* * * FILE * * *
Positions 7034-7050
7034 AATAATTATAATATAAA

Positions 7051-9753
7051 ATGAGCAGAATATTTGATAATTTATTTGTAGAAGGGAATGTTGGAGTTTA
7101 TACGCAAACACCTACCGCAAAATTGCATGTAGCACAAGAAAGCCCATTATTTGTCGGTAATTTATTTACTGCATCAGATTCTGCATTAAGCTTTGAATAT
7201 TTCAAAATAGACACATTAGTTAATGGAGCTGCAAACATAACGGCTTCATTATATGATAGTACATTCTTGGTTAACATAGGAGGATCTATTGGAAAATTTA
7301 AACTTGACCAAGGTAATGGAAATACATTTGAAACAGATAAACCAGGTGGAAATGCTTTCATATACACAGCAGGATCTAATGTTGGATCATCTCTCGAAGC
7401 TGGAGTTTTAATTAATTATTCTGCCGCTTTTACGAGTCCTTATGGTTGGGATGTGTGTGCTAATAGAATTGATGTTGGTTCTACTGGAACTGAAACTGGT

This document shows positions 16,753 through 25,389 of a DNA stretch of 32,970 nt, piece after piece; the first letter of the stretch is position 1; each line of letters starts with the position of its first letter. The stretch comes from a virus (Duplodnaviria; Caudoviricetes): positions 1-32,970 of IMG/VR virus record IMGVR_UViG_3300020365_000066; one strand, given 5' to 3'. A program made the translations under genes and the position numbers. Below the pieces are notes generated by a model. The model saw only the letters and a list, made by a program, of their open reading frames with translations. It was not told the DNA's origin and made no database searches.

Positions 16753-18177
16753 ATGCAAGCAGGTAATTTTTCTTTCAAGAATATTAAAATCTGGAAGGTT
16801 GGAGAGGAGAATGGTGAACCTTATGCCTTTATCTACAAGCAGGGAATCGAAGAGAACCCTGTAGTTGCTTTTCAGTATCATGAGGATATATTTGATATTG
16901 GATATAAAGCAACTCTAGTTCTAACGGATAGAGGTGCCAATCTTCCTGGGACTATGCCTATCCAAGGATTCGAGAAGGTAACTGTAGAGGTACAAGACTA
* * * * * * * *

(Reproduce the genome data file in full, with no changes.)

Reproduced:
Positions 7034-7050
7034 AATAATTATAATATAAA

Positions 7051-9753
7051 ATGAGCAGAATATTTGATAATTTATTTGTAGAAGGGAATGTTGGAGTTTA
7101 TACGCAAACACCTACCGCAAAATTGCATGTAGCACAAGAAAGCCCATTATTTGTCGGTAATTTATTTACTGCATCAGATTCTGCATTAAGCTTTGAATAT
7201 TTCAAAATAGACACATTAGTTAATGGAGCTGCAAACATAACGGCTTCATTATATGATAGTACATTCTTGGTTAACATAGGAGGATCTATTGGAAAATTTA
7301 AACTTGACCAAGGTAATGGAAATACATTTGAAACAGATAAACCAGGTGGAAATGCTTTCATATACACAGCAGGATCTAATGTTGGATCATCTCTCGAAGC
7401 TGGAGTTTTAATTAATTATTCTGCCGCTTTTACGAGTCCTTATGGTTGGGATGTGTGTGCTAATAGAATTGATGTTGGTTCTACTGGAACTGAAACTGGT

This document shows positions 16,753 through 25,389 of a DNA stretch of 32,970 nt, piece after piece; the first letter of the stretch is position 1; each line of letters starts with the position of its first letter. The stretch comes from a virus (Duplodnaviria; Caudoviricetes): positions 1-32,970 of IMG/VR virus record IMGVR_UViG_3300020365_000066; one strand, given 5' to 3'. A program made the translations under genes and the position numbers. Below the pieces are notes generated by a model. The model saw only the letters and a list, made by a program, of their open reading frames with translations. It was not told the DNA's origin and made no database searches.

Positions 16753-18177
16753 ATGCAAGCAGGTAATTTTTCTTTCAAGAATATTAAAATCTGGAAGGTT
16801 GGAGAGGAGAATGGTGAACCTTATGCCTTTATCTACAAGCAGGGAATCGAAGAGAACCCTGTAGTTGCTTTTCAGTATCATGAGGATATATTTGATATTG
16901 GATATAAAGCAACTCTAGTTCTAACGGATAGAGGTGCCAATCTTCCTGGGACTATGCCTATCCAAGGATTCGAGAAGGTAACTGTAGAGGTACAAGACTA